The idea of the Anglosphere is an important element of British Euroscepticism. Ben Wellings and Helen Baxendale show that calls for unity of purpose between English-speaking people offer Eurosceptics an alternative political community to the European Union, and one that aligns history, culture and politics more closely than does Britain’s EU membership. Although the Anglosphere does not yet constitute a viable political alternative, articulating it helps Eurosceptics imagine a UK outside the European Union.
The rise in Euroscepticism within the Conservative Party after 2010 was preceded by a decade of discussion about the existence of the so-called ‘Anglosphere’ as a viable alternative to the UK’s membership of the European Union. Amidst all the searching for Swiss or Norwegian models for Britain’s relationship with the EU, some Eurosceptics advanced the Anglosphere in response to criticisms about the lack of an alternative vision to European integration.
Euroscepticism and the Anglosphere
Speaking in the debate on the Maastricht treaty in 1992, the Conservative Minister for Europe, Tristan Garel-Jones posed the question that always caused some awkward silences amongst British Eurosceptics: ‘Can the anti-federalists, the Euro-sceptics and little Englanders offer a positive alternative?’
Reflecting on this in The Spectator, Tim Congdon floated a response: the English-speaking peoples or what was increasingly being referred to as the ‘Anglosphere’. From the late 1990s, exponents of the ‘Anglosphere’ idea argued that the English-speaking nations are distinguished by a set of institutions and characteristics that the other advanced nations of Europe ultimately lack: a common law tradition, respect for private property, continuous representative government, and a culture that nurtures civil society and entrepreneurial enterprise.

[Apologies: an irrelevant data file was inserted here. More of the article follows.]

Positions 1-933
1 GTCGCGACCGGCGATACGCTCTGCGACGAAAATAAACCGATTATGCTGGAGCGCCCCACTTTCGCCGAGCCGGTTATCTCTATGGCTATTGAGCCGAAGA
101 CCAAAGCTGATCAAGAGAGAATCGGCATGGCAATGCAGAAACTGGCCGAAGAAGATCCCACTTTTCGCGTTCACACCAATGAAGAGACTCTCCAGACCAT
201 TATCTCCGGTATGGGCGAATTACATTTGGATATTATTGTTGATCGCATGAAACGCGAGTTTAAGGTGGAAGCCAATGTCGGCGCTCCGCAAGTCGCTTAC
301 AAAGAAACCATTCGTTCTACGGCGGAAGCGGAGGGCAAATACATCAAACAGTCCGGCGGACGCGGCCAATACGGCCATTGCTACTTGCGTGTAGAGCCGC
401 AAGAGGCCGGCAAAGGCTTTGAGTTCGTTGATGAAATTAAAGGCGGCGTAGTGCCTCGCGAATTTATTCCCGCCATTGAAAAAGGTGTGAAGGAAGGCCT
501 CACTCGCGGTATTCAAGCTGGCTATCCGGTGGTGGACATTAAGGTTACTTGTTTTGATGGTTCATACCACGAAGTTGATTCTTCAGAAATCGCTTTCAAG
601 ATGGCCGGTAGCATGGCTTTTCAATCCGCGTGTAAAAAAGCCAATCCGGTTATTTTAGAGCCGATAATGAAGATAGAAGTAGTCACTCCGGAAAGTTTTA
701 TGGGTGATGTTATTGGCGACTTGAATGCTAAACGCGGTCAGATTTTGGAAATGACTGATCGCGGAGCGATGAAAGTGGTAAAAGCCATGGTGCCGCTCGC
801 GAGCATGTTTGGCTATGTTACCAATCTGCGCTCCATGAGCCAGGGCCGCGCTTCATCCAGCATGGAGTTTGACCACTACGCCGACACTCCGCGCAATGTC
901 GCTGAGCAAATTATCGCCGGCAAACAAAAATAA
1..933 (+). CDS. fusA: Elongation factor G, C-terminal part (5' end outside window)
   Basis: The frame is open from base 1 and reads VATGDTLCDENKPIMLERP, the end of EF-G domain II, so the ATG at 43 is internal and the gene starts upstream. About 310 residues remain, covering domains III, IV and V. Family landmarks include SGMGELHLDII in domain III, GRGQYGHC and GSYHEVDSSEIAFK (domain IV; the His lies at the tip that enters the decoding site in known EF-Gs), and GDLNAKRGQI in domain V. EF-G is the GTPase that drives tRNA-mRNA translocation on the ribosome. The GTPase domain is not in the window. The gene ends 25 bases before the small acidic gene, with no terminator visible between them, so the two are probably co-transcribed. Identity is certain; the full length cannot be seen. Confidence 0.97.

Emerging in the late 1990s, the Anglosphere idea is, in essence, a proposal for an international organisation that accommodates and celebrates the history, culture and institutions that many hard Eurosceptics believe make Britain different from the continent. It is, in short, a mutual political association that variously includes the United Kingdom, the United States, Canada, Australia, New Zealand, India, the English-speaking Caribbean islands and Singapore, all dedicated to free trade and greater military and security cooperation that could constitute, in Robert Conquest’s words, ‘a centre of hope in the world … around which peace, cooperation, and democracy can develop’.
The Anglosphere idea has proven attractive to prominent British Eurosceptics. Margaret Thatcher, David Willetts, John Redwood, Daniel Hannan, David Davis, Norman Lamont, Liam Fox, Bill Cash, Michael Howard, and William Rees-Mogg all wrote or spoke in support of increased cooperation across the Anglosphere, with their ideas often published or promoted in Conrad Black’s and Rupert Murdoch’s media outlets.
Britain, Europe and the English-speaking Peoples
Although sentimental ties to the Commonwealth and the wider English-speaking world never went away, the Commonwealth could not provide a viable alternative to Europe in the mid-1970s. But this context changed. As such, Eurosceptics in Britain have questioned Britain’s accession to the Common Market. Writing from Melbourne in 2013, Boris Johnson spoke of the ‘historic and strategic decision that this country took in 1973’ in which ‘we betrayed our relationships with Commonwealth countries such as Australia and New Zealand’. This betrayal was the product of specific historical circumstances – domestic, European and global – that no longer pertained. Johnson argued that: